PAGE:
All the verses revealed in the Qur’an have some background, a knowledge of which is very often necessary for a full understanding of the Qur’anic message. Certain verses of this kind appear in the chapter Al-Muddaththir (Wrapped in his Cloak), one of the early revelations of the Qur’an. This chapter was revealed in about 610 AD when the Prophet was in Makkah. The city was at that time
under the domination of idol-worshippers, who had placed 360 idols in the Kaaba—a place of worship of the one God, built by the Prophet Abraham. The Prophet found this situation highly objectionable, but the first thing revealed to him was not the injunction: ‘Purify the Kaaba of idols.’ On the contrary, the Prophet received the following verses in the chapter Al-Muddaththir: You, wrapped in your cloak, arise and give warning! Proclaim the glory of your Lord; purify your garments; shun uncleanness; do not bestow a favor in the expectation of receiving more in return; and for the sake of your Lord, be patient. (74:1-7)
The message of these verses was very clear: remain patient regarding the idols in the Kaaba, ignore this problem, and spread the message of God by unilaterally keeping the peace. This piece of wisdom can be summed up thus: Avail of the opportunities to perform the task of dawah and leave the problem pending. Here ‘pending’ means waiting for something to happen. In terms of the situation, it meant that although the presence of idols was undesirable, the idols should not be touched. Instead, all efforts should be made to peacefully spread the ideology of monotheism (tawhid), in the hopes that this formula would work and that someday the problem of the idols would be solved in due course, possibly without any direct intervention.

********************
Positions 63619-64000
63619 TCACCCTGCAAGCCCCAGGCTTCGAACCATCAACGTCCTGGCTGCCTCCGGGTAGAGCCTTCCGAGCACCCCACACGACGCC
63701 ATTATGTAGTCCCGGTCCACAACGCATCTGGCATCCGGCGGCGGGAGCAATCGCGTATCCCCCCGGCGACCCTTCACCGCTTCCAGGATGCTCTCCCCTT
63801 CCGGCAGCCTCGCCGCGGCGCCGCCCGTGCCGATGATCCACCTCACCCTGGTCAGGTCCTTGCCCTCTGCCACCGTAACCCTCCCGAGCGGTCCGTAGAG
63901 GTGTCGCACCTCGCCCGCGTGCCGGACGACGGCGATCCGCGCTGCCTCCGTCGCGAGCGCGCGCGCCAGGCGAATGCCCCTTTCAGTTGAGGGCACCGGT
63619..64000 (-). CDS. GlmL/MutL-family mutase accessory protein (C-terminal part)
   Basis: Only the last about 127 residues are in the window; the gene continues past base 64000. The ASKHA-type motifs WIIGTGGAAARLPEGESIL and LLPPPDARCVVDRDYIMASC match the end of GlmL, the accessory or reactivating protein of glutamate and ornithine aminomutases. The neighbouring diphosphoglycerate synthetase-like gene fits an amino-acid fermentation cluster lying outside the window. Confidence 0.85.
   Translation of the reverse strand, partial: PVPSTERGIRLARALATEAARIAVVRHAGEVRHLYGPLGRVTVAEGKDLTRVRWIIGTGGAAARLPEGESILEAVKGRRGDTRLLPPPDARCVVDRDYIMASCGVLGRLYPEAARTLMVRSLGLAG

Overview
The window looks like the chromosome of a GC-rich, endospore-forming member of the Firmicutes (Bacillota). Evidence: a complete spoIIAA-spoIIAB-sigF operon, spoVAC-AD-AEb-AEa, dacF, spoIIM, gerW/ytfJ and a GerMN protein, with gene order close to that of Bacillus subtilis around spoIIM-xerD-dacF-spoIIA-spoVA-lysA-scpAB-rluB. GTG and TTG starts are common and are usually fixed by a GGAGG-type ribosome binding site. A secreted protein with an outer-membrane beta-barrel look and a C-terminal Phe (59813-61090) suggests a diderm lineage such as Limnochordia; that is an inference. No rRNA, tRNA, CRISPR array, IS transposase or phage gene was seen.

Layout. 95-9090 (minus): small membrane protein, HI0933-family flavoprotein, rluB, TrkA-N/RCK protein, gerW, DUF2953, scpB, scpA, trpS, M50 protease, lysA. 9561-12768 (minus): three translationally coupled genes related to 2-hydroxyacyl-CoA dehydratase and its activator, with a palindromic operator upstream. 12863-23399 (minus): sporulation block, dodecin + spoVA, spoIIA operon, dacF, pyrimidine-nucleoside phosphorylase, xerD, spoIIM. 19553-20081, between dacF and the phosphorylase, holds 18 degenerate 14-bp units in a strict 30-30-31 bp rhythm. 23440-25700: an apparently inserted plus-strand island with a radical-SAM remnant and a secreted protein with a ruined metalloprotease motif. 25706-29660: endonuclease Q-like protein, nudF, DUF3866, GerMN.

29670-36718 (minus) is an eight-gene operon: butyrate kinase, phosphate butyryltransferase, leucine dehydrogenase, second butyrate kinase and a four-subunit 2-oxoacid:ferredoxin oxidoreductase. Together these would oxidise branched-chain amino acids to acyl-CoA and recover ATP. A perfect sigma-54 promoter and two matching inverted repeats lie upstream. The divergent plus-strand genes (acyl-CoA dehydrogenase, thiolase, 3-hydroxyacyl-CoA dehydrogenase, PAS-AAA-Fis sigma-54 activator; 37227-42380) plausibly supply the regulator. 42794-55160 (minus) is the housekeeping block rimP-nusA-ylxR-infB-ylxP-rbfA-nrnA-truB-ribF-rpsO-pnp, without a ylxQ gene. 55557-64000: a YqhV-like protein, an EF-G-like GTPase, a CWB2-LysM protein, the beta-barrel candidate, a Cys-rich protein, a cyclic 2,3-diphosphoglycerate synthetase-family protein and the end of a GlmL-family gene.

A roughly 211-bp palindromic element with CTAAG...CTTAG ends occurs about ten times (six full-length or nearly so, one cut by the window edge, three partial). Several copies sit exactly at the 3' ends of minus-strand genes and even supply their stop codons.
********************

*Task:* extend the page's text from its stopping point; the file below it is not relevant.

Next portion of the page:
This formula revealed in the Qur’an was apparently religious in its application, but it applies equally to secular problems. Based on the law of nature, it gives us a proper starting point, the most important aspect of any problematic situation. The right starting point leads you to your goal, while the wrong starting point leads you nowhere. Start from what is possible today and you will attain, by tomorrow, what is apparently impossible.
All difficult situations have their problems, but at the same time, there are always certain opportunities in-built in these situations. If you start your task by harping on your problems or obstacles, then it is like putting the cart before the horse. In this world, there is only one starting point, and that is based on opportunities rather than on problems. Choosing to start with a problem is an act of emotional reaction while launching out from the basis of opportunities shows great wisdom. It means: Start from what is possible today and you will attain, by tomorrow, what is apparently impossible. Leaving the problem pending is not inaction. It is, in fact, based on deep wisdom. By adopting this method you can save yourself from futile confrontation and can devote all your energy to achieving your goal. This formula is based on practical wisdom, and practical wisdom is the only workable formula in this world.